First Cobalt (FCC.V) has outlined its first exploration program at its Katanga-based Kipoi East project, which will commence immediately after FCC signs its definitive earn-in agreement.
First Cobalt will primarily focus on the Kipoi East zone, which is the most advanced property of the seven land packages it’s earning an interest in. The company is budgeting an initial US$650,000 at Kipoi east, which will include a mapping program as well as a soil geochemistry program to determine if the copper-cobalt mineralization from the nearby Kempesimpesi deposit (less than a kilometer away) is continuing onto the Kipo East tenements.
Once First Cobalt has outlined its exploration targets, the company will very likely follow up with 1,500 meter of diamond drilling and percussion drilling.
It’s always nice to see how so many cobalt companies are focusing on old mines in Canada, but the truth is the DRC has been and will continue to be one of the hot spots for cobalt exploration and production due to its grade and the copper as a common by-product. A combination of Canada-based and DRC-based projects might be the best of both worlds.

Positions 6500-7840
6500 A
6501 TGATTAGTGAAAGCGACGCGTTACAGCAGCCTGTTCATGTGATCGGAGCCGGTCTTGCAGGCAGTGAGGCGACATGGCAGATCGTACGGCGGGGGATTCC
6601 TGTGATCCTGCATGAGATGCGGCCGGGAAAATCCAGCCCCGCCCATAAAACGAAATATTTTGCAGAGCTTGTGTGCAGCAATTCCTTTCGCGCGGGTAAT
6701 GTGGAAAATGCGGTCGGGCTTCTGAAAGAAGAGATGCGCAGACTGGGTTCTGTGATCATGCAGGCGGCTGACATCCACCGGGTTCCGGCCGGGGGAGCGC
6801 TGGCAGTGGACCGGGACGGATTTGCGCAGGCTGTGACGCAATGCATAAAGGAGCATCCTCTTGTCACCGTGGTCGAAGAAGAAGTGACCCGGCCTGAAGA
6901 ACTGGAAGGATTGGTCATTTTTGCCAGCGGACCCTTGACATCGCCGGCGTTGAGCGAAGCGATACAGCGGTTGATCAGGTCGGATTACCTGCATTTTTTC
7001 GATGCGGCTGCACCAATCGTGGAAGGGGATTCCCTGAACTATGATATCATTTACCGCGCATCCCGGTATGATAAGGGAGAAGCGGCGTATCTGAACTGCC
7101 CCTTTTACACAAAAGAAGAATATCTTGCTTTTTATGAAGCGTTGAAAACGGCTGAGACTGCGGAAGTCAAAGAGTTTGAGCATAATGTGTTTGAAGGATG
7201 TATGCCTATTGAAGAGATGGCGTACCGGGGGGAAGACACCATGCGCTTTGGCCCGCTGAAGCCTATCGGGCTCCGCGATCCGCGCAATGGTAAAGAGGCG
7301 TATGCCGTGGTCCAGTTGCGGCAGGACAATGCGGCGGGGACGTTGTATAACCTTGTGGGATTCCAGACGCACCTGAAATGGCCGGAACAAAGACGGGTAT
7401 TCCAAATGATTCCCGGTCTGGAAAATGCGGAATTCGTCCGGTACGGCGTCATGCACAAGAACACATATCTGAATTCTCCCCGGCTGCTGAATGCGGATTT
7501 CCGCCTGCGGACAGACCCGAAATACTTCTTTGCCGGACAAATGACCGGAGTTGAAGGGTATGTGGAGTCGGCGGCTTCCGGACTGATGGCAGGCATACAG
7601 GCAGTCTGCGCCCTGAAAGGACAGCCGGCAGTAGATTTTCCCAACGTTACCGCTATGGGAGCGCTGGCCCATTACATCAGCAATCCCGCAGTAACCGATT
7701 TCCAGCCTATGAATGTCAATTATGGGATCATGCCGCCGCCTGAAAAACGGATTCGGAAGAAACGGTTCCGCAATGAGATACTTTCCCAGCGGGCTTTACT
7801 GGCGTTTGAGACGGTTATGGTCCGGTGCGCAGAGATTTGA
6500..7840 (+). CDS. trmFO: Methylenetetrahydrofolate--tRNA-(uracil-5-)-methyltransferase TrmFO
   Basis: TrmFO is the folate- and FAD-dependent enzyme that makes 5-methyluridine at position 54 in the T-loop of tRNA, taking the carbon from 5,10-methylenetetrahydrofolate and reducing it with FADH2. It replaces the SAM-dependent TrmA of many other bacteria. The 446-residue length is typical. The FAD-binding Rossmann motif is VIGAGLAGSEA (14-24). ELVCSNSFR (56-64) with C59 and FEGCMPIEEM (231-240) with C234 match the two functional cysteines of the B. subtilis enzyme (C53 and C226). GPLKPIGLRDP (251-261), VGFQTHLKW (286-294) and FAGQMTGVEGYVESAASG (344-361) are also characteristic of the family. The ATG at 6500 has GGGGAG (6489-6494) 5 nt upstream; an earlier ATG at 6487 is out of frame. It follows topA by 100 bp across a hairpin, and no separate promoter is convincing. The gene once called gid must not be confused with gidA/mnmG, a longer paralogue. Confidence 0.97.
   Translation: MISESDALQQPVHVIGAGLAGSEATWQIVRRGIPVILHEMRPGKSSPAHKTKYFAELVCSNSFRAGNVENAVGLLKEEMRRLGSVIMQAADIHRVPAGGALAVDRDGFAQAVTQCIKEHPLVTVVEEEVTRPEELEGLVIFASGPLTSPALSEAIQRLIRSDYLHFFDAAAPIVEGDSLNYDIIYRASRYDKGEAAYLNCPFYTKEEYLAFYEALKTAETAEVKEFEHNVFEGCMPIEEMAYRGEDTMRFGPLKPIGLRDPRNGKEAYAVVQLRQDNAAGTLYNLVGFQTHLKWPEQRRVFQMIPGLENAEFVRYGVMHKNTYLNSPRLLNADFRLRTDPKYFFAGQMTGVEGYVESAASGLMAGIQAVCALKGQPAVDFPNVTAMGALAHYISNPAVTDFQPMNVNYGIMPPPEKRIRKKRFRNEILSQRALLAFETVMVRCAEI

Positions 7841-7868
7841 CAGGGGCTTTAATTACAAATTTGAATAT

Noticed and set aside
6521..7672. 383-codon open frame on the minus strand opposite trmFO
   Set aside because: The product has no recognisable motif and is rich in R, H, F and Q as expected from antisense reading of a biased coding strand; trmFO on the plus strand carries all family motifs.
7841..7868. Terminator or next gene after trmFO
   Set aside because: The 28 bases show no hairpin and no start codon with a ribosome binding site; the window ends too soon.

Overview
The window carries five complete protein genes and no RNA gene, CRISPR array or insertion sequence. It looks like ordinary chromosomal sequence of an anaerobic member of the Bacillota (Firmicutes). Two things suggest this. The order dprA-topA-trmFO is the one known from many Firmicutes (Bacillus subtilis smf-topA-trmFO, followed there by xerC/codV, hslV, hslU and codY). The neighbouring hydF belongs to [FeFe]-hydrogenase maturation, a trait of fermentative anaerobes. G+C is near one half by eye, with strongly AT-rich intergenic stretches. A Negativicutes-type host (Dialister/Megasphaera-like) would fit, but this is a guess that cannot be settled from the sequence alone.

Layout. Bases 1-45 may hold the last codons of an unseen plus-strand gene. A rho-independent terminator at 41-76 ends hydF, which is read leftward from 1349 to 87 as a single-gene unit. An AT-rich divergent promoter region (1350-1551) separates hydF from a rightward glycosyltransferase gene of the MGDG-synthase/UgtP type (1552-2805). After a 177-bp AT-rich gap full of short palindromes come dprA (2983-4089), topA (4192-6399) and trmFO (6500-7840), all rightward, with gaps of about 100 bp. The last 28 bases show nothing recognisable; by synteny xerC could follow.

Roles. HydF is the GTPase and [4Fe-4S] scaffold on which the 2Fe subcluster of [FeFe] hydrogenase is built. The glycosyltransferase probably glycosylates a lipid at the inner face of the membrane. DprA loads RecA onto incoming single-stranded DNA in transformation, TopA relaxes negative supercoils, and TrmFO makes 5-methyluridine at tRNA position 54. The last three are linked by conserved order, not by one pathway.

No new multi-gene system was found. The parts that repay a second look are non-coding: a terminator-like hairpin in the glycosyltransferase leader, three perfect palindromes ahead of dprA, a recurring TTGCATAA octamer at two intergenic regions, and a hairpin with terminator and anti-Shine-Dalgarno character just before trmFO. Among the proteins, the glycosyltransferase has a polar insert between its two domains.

That’s also why First Cobalt is fully focusing on this two-pronged approach, and the company announced its plans to merge with ASX-listed Cobalt One (ASX:CO1) and to acquire Cobaltech Mining (CSK.V). The Cobaltech-deal is just in the ‘Letter of Intent’ stage and no share exchange ratio has been announced just yet. CobalTech owns 11 past-producing cobalt mines as well as an inventory of almost 6,600 tonnes of rock with an average grade of 0.95% Cobalt and 761 g/t silver. Using today’s metal prices, this stockpile represents a total value of C$8M (excluding the recovery factor). Even more important is Cobaltech’s fully-permitted 100 tonnes per day mill.
First Cobalt also proposed a friendly merger to the board of Cobalt One, which would allow FCC to consolidate the ownership of the Yukon refinery in the Cobalt camp. Upon completion of the transaction, the First Cobalt shareholders would own 40% of the company whilst Cobalt One shareholders would own the remaining 60%. According to FCC, this transaction makes sense as the refinery is an asset of strategic importance, and FCC’s Canada-based management is in a better position to maximize the potential. We would also like to point out that by obtaining a listing on the ASX, First Cobalt could also tap into the Australian markets to raise money in a later stage.
Right now, both Cobalt One and First Cobalt are in a trading halt, so we expect an official statement from both companies shortly. Should both transactions be completed, FCC will be the (only?) major player in the region owning numerous past-producing mines as well as a fully functional refinery and a fully permitted mill.
The combination of these three assets will put First Cobalt lightyears ahead of its competition.